WHEN Hazel O'Leary was nominated to be Secretary of Energy, she was identified as the second woman and the third black to be named to the Clinton Cabinet. Only then did news stories get around to reporting her background and qualifications. The same could be said of Zoe Baird, the Connecticut lawyer subsequently named by Clinton as attorney general.
It cannot be flattering to Mrs. O'Leary and Ms. Baird - or to other women, blacks, and Hispanics earning appointments - to be made to feel that gender or ethnic origin plays a factor in their success.
"Diversity" is the new criterion, and given the preponderance of white males holding power in Washington, nobody should object to a more equitable distribution of office so that the government can "look like America," as candidate Clinton promised. Nor can feminists be blamed for applying pressure to deliver this promise, concerned as they are to make the Year of the Woman more than a rhetorical flourish. Speaking for minorities as well as women, Eleanor Smeal, head of the Fund for the Feminist Majority,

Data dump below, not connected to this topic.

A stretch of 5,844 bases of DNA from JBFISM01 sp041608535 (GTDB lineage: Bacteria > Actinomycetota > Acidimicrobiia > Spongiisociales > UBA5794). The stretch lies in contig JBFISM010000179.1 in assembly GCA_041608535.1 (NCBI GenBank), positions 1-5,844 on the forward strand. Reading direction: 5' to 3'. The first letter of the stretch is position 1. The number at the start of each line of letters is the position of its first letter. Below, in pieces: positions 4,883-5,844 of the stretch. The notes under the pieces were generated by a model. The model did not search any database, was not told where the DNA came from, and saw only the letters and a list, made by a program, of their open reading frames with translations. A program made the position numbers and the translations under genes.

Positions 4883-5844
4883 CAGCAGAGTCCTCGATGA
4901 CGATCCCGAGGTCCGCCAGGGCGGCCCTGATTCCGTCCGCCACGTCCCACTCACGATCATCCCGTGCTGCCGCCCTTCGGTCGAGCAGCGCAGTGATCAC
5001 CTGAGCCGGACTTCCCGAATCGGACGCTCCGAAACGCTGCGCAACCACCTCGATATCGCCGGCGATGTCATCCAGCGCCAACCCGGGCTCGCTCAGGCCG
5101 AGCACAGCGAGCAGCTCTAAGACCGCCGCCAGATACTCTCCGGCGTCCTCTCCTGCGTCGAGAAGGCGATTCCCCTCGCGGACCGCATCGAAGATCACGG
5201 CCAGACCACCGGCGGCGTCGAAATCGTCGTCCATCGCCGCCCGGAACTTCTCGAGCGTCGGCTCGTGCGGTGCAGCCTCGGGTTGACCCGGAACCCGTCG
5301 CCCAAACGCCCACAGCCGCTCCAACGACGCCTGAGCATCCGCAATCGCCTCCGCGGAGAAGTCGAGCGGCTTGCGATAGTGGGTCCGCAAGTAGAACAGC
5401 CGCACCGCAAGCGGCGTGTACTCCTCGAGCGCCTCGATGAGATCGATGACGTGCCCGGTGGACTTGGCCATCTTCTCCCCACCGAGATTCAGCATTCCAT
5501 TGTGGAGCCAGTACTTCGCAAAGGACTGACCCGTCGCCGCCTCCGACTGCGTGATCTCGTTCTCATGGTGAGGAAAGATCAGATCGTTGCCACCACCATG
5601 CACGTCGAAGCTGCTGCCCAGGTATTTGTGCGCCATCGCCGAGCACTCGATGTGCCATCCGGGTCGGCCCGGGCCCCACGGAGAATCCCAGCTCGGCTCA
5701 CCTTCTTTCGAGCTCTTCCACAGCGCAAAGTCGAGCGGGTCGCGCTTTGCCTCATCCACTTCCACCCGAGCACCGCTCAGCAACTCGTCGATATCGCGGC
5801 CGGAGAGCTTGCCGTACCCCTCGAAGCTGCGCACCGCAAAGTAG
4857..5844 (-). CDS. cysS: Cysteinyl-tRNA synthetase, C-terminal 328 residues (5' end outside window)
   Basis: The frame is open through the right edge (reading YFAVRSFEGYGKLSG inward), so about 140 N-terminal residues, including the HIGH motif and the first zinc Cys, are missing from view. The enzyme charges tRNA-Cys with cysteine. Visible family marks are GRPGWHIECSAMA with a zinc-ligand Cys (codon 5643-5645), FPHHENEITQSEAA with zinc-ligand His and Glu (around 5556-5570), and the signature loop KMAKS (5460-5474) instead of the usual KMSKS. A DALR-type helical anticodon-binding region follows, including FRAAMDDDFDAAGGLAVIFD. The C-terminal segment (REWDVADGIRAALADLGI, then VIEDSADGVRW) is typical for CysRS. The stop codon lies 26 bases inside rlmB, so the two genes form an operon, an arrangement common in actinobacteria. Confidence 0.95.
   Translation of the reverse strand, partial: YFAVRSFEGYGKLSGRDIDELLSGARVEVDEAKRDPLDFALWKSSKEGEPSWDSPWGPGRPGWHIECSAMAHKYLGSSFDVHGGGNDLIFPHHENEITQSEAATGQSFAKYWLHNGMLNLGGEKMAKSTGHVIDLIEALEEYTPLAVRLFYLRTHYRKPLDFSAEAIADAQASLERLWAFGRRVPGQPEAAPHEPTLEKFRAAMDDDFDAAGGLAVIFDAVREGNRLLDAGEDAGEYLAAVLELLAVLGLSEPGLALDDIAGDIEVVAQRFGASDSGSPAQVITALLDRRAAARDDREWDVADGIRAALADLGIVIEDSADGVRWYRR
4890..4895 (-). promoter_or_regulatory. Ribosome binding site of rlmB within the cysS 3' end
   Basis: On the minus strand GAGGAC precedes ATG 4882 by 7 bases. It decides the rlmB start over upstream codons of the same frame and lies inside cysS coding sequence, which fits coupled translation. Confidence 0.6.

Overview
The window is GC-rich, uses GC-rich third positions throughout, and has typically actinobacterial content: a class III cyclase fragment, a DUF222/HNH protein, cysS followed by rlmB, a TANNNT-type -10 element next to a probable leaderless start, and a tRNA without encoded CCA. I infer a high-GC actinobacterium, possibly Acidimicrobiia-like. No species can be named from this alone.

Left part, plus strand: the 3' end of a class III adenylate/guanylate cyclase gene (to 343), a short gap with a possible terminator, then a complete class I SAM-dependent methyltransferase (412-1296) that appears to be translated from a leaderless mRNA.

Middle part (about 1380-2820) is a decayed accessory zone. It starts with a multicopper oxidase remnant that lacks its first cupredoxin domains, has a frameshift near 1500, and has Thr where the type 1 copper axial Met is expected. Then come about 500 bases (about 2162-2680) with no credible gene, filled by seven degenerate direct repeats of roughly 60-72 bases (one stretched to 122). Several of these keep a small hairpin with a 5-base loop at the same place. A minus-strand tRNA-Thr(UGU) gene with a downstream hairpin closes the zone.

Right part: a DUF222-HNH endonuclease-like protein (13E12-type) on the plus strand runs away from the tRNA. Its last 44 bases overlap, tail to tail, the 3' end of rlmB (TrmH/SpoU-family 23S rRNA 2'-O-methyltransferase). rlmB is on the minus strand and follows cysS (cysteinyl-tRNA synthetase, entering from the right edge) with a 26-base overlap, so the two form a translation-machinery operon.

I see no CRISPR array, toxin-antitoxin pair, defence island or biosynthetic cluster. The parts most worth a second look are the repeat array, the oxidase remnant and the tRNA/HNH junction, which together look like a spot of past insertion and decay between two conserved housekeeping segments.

said, "Our job is to make everybody uncomfortable until equality is achieved."
But speaking with equal candor for the obligations of his new office, President-elect Clinton responded that the criterion of diversity must never replace a "commitment to excellence," forcing appointments to become "quota games."
There is every reason to believe that Mr. Clinton ranks well above average among politicians in recognizing gifted women, blacks, Hispanics - gifted people. It seems premature, at this earliest of stages, to distrust him - to treat as The Enemy a man who looks to be a long-awaited friend in the highest of places. On the question of diversity - as well as excellence - why not count to three before reaching for the battering ram? Thanks to the democratic process, there will be four long years for all 245 m illion varied and diverse Americans to judge the man who is not yet even president.